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David Koenig, Associated Press
David Koenig, Associated Press
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DALLAS (AP) — Southwest Airlines scrubbed thousands of flights again Tuesday in the aftermath of the massive winter storm that wrecked Christmas travel plans across the U.S., and the federal government said it would investigate why the company lagged so far behind other carriers.
A day after most U.S. airlines had recovered from the storm, Southwest called off about 2,600 more flights on the East Coast by midafternoon. Those flights accounted for more than 80 percent of the 3,000 trips that got canceled nationwide Tuesday, according to tracking service FlightAware.
READ MORE: Thousands without power as snow pummels parts of the Northeast
And the chaos seemed certain to continue. The airline also scrubbed 2,500 flights for Wednesday and nearly 1,200 for Thursday as it tried to restore order to its mangled schedule.
At airports with major Southwest operations, customers stood in long lines hoping to find a seat on another flight. Some tried to rent cars to get to their destinations sooner. Others found spots to sleep on the floor. Luggage piled up in huge heaps.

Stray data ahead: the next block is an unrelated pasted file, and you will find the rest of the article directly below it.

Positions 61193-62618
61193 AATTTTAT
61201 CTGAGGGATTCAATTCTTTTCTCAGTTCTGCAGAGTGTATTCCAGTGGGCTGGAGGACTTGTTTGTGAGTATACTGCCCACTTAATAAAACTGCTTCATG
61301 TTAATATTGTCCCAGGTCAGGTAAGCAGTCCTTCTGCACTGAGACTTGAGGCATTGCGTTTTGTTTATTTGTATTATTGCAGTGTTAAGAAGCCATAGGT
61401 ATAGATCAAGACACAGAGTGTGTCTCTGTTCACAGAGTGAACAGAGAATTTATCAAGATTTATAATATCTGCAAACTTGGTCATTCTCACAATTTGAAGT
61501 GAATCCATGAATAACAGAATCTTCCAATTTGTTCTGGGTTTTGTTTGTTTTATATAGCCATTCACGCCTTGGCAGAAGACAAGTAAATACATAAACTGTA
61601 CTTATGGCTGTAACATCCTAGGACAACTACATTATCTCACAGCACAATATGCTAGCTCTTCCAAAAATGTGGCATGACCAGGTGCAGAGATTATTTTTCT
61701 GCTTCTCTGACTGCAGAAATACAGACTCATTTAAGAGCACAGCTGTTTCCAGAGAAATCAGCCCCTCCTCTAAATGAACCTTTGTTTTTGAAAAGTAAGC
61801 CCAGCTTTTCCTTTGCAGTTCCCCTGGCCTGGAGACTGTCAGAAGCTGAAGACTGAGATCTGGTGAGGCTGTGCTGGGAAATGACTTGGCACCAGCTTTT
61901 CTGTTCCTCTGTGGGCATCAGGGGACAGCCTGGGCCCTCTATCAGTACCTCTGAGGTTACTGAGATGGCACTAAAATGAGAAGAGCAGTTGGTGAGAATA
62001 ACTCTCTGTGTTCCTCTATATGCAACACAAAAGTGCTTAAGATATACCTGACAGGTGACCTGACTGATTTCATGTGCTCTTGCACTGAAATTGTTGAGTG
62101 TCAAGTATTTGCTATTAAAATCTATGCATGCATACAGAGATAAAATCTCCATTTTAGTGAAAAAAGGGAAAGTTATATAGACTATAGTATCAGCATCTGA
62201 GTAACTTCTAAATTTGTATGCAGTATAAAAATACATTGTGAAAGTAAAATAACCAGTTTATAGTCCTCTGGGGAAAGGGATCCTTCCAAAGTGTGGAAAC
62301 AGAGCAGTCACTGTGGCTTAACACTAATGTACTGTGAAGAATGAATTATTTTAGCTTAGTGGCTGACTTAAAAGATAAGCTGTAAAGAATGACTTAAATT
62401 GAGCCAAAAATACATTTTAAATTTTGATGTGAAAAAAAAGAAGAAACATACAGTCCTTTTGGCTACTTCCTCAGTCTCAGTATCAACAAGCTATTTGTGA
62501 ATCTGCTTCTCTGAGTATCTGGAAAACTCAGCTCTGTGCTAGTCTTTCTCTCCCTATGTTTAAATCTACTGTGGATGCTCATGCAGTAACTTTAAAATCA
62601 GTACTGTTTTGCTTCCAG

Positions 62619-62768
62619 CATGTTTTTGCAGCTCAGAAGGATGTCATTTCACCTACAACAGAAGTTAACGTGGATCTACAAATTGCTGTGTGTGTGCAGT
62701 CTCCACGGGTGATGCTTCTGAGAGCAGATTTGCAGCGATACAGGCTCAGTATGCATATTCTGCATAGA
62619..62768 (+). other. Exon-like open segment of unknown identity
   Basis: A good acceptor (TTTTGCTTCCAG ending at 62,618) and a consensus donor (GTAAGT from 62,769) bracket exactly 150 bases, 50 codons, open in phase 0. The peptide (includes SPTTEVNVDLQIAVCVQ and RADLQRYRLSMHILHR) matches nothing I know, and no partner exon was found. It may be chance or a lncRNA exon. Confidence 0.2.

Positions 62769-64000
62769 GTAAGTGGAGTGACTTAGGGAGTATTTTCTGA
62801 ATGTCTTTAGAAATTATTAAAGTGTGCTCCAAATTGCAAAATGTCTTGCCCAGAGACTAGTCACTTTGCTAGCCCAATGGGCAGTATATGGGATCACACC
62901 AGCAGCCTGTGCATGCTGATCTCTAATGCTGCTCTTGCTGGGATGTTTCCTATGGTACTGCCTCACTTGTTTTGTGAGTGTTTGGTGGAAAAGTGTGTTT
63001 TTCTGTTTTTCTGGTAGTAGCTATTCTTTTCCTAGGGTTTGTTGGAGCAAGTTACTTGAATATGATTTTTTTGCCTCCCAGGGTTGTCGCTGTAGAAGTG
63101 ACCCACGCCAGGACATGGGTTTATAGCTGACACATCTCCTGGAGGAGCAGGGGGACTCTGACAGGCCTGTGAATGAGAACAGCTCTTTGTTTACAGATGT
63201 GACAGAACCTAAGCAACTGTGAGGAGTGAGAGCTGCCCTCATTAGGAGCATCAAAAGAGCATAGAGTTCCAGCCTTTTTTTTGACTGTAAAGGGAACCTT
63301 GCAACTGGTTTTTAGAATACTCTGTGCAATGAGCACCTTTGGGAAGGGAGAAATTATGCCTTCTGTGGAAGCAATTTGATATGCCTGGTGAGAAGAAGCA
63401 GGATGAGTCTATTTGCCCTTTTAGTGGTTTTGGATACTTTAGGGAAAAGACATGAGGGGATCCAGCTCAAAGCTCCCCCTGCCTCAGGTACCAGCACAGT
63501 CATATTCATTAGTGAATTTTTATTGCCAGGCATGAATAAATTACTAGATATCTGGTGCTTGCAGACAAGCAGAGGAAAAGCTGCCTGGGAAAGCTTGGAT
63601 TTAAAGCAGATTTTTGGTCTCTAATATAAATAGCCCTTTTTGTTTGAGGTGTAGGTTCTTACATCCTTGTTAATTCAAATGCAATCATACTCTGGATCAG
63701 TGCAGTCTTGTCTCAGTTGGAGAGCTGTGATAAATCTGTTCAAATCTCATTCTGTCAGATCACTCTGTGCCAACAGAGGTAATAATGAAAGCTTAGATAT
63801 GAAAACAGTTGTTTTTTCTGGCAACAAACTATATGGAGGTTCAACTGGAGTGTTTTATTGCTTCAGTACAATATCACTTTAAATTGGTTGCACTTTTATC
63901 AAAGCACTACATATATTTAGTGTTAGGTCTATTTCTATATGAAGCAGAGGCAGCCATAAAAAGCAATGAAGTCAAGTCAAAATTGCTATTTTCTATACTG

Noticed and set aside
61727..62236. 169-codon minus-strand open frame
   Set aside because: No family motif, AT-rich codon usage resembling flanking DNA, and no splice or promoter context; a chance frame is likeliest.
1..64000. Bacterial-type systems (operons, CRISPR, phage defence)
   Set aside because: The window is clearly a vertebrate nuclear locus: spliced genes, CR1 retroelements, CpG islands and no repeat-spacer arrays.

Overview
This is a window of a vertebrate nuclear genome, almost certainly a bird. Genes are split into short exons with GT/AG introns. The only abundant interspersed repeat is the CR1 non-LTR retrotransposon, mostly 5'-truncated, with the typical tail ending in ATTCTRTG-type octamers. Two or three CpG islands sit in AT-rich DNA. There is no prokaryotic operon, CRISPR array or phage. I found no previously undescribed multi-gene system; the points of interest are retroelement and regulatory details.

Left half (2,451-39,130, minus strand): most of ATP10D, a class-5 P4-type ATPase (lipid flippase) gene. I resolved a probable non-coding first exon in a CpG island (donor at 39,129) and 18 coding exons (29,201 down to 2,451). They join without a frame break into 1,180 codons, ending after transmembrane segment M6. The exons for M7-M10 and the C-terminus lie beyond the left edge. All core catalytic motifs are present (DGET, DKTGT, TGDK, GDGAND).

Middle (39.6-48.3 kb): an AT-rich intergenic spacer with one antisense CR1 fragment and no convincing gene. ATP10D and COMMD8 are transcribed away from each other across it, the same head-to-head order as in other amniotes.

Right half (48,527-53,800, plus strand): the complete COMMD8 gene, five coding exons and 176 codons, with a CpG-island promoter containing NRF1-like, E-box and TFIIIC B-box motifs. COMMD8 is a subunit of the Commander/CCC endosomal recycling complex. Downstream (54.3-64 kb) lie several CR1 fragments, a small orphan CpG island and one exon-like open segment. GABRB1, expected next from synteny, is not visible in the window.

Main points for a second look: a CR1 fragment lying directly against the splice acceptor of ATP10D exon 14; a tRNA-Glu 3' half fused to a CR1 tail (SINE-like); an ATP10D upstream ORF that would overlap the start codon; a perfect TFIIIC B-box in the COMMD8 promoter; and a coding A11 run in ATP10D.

Conrad Stoll, a 66-year-old retired construction worker in Missouri, planned to fly from Kansas City to Los Angeles for his father’s 90th birthday party until his Southwest flight was canceled early Tuesday. He said he won’t get to see his 88-year-old mother either.
WATCH: Winter weather cripples holiday travel
“I went there in 2019, and she looked at me and said, ‘I’m not going to see you again.'” Stoll said. “My sister has been taking care of them, and she’s just like, ‘They’re really losing it really quick.'”
Stoll hopes to get another chance to see his parents in the spring, when the weather is warmer.
The Dallas-based airline had little new to say about its woes. The company did not offer any updates on Tuesday morning, and information on the cancellations was last updated on the company’s website Monday.